From: Hervé Brönnimann (hervebronnimann_at_[hidden])
Date: 2007-03-02 01:07:26
On Mar 1, 2007, at 2:11 AM, Thorsten Ottosen wrote:
> Michael Marcin wrote:
>> I have functions like say a quartic equation solver that can return a
>> variable number of solutions. It would be clean IMO to return or
>> by reference a std::vector or like container that store the
>> However heap allocation is fairly expensive here so the usual
>> is to have a local array with max solutions elements and pass that by
>> reference into the solver and return the number of solutions.
>> This is
>> ugly to use and read. Is there a library for stack-based std-like
>> containers? Alternatively is it possible to make an compatible
>> stack-based allocator for std::vector using alloca?
> You can definitely make a stack-based version of allocators. The
> allocator would store a pointer to the local array.
> It's still fairly ugly though.
Ugly but really efficient. The question is how to tune it (choose
the capacity). If you know there aren't going to be more than N
instances at any given time, then it's a real good solution. For
instance e.g. if you have no more than one temporary at any given
time, per thread, and you have an upper limit on the number of
threads. You would need to make double sure your code can handle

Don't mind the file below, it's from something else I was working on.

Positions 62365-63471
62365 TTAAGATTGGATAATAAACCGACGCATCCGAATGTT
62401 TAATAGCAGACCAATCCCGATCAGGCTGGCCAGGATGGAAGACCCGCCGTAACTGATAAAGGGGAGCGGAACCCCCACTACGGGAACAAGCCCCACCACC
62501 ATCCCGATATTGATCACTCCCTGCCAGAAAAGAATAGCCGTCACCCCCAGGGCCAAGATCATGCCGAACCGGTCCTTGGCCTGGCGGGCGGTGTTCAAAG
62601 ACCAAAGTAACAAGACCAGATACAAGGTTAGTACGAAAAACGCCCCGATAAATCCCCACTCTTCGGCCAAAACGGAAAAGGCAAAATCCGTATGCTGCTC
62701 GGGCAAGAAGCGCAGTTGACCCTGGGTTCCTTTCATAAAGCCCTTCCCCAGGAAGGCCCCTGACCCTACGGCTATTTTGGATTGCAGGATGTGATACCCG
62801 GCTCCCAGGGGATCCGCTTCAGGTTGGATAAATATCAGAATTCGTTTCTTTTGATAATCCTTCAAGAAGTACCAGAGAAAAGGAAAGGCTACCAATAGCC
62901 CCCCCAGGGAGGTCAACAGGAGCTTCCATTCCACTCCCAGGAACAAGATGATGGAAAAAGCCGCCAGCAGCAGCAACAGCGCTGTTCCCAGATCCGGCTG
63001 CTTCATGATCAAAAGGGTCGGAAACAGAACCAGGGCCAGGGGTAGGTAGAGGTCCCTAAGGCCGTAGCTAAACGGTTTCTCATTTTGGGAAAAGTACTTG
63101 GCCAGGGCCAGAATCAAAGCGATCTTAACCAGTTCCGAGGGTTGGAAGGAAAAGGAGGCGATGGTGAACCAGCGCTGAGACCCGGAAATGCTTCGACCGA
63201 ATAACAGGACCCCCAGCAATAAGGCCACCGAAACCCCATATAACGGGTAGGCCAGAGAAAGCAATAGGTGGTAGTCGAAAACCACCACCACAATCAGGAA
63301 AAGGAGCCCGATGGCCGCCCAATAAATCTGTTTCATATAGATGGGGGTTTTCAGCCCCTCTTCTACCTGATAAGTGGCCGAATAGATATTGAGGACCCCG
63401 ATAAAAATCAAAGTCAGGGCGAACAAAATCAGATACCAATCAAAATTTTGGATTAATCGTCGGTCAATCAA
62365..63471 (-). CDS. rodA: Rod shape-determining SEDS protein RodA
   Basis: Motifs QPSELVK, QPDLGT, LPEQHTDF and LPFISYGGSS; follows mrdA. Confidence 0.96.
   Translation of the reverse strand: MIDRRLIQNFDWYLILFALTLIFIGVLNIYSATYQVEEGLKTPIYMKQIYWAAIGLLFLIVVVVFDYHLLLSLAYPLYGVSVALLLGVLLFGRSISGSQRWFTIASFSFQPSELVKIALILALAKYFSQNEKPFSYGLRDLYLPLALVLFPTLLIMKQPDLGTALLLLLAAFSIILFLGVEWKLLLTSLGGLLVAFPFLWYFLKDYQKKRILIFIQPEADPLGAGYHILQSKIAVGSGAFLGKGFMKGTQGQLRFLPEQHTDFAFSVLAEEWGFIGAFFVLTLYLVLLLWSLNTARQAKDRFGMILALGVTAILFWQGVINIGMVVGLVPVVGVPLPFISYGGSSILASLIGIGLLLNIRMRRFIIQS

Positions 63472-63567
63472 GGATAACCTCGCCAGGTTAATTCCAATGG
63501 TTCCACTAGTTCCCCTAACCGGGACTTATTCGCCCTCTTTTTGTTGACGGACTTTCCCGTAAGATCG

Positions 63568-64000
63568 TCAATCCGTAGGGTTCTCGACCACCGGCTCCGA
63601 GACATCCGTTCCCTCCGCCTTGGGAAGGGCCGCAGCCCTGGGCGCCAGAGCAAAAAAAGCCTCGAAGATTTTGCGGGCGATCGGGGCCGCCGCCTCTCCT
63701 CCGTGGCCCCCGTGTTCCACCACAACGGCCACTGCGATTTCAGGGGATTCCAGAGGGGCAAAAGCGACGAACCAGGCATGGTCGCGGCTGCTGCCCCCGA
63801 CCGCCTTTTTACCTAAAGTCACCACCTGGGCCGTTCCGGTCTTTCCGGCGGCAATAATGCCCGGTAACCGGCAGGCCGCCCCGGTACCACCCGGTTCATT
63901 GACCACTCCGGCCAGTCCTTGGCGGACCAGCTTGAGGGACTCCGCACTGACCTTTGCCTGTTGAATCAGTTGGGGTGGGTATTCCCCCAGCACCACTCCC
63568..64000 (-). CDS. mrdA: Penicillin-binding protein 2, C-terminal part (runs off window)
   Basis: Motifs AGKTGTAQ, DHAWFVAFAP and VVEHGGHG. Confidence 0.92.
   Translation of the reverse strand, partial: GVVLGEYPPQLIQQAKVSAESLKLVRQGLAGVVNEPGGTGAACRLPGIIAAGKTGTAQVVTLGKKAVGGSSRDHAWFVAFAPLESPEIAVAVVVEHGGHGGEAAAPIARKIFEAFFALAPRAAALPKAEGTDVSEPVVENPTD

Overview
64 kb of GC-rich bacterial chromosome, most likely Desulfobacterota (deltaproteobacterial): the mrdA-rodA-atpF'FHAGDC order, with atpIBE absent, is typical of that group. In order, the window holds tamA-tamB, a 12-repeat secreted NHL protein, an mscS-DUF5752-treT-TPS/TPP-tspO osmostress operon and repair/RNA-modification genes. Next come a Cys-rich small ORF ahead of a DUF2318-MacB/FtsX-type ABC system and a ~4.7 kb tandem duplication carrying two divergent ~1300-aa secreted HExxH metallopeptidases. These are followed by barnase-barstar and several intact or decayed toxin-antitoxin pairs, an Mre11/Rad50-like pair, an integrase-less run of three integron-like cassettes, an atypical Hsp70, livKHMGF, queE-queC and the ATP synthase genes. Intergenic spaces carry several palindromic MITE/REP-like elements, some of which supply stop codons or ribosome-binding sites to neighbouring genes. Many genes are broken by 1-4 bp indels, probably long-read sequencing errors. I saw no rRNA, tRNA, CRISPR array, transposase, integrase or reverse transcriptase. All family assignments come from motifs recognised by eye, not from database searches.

std::bad_alloc, though, just in case.
However, as you say, the usual way to handle this kind of stack
allocation is to pass in the buffer to use to return the solution. I
don't know why you say this is ugly: this is the design used by the
STL. Just pass in an OutputIterator "result" (your buffer's begin)
and return an OutputIterator (the end of the buffer holding the
solution). Make that a template parameter and you can handle any
situation, including dynamic allocation by passing an
std::insert_iterator<...> or even an iterator adapter that will
throw an exception if you overflow your buffer (is there such an
iterator adaptor in boost???)
Am I missing something?
Boost list run by bdawes at acm.org, gregod at cs.rpi.edu, cpdaniel at pacbell.net, john at johnmaddock.co.uk